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Early puberty

You might have to start talking about acne with your children earlier than you think. While we expect acne in our teenagers, an increasing number of much younger children are now coping with acne as part of a trend toward earlier onset puberty. 

While most girls start developing at age 10-11 years and boys at 11-12 years, a significant and growing proportion of children are starting to develop at about 8-9 years... or even earlier. Better nutrition and living conditions are believed to be the most likely reasons for earlier onset of puberty but why some children start younger than others is not entirely clear.

Importantly, children who develop acne at young ages tend to experience more severe acne later on, so early and effective treatment is important to prevent some of the emotional and physical consequences of acne.

Acne at any age can lead to physical scarring. Just as important though, is the potential impact on self confidence and social interactions. It’s not surprising that young children experiencing early puberty might have trouble coping with being different. They are just as exposed to the media image of perfect skin and perfect bodies as teenagers and when their bodies are developing out of synch with their friends, they’re subject to teasing and bullying.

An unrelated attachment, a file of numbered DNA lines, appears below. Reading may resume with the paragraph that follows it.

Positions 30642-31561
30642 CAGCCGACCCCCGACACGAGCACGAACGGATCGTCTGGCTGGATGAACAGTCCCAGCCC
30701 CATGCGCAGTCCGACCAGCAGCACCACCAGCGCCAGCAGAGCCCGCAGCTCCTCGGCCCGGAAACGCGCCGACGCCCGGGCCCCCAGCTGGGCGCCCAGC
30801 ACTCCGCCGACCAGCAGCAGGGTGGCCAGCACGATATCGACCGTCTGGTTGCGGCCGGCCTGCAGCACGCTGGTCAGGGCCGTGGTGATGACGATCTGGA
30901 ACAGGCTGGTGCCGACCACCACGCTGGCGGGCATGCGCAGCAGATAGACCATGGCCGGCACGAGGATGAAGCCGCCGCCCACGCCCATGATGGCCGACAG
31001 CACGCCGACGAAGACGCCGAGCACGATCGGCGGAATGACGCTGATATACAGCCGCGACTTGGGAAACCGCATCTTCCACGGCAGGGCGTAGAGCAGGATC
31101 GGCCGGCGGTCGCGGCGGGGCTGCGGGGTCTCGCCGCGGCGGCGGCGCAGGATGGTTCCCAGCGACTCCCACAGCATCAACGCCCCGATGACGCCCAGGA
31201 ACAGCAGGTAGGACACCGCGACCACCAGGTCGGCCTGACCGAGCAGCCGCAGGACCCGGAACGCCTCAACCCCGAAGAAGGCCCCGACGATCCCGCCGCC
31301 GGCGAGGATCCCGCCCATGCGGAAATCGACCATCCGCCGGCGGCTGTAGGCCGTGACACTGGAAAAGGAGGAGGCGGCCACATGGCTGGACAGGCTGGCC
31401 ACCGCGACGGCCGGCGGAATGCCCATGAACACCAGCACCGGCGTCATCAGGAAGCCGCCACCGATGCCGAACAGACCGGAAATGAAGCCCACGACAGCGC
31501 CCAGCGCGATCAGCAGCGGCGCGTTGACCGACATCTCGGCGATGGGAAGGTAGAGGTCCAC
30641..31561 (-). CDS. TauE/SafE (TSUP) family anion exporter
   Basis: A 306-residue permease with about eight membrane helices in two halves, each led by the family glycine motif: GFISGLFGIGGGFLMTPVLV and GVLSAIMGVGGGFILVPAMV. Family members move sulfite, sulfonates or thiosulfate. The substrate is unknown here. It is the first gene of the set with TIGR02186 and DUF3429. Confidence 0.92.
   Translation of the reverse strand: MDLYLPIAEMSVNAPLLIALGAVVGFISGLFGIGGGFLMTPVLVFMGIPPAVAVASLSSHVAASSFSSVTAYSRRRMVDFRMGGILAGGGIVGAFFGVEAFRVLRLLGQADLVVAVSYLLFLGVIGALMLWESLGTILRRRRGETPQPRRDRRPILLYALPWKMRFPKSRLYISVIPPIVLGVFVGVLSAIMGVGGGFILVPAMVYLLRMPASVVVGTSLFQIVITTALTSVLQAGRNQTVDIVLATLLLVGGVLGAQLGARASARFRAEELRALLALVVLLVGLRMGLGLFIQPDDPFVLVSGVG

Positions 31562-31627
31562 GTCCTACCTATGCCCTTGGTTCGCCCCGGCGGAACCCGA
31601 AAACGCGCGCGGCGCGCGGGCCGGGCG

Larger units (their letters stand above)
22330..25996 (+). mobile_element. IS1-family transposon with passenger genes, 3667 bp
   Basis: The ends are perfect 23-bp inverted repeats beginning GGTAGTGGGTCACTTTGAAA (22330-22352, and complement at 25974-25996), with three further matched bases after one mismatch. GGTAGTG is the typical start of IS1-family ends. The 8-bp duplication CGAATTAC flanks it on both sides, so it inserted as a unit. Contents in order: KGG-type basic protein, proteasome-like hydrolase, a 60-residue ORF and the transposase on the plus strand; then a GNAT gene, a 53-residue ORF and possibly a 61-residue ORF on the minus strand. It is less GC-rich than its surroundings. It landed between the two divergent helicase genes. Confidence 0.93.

Reinforce that the changes to their bodies are normal – they’re just growing up a little earlier than their friends. As for the acne, treat it much the same as teenage acne.  Over the counter treatments and prescribed topical treatments are safe to use in younger children with acne. 

Your GP or a dermatologist will be able to  prescribe age-appropriate treatments if your child’s acne is not responding to over the counter treatments.  

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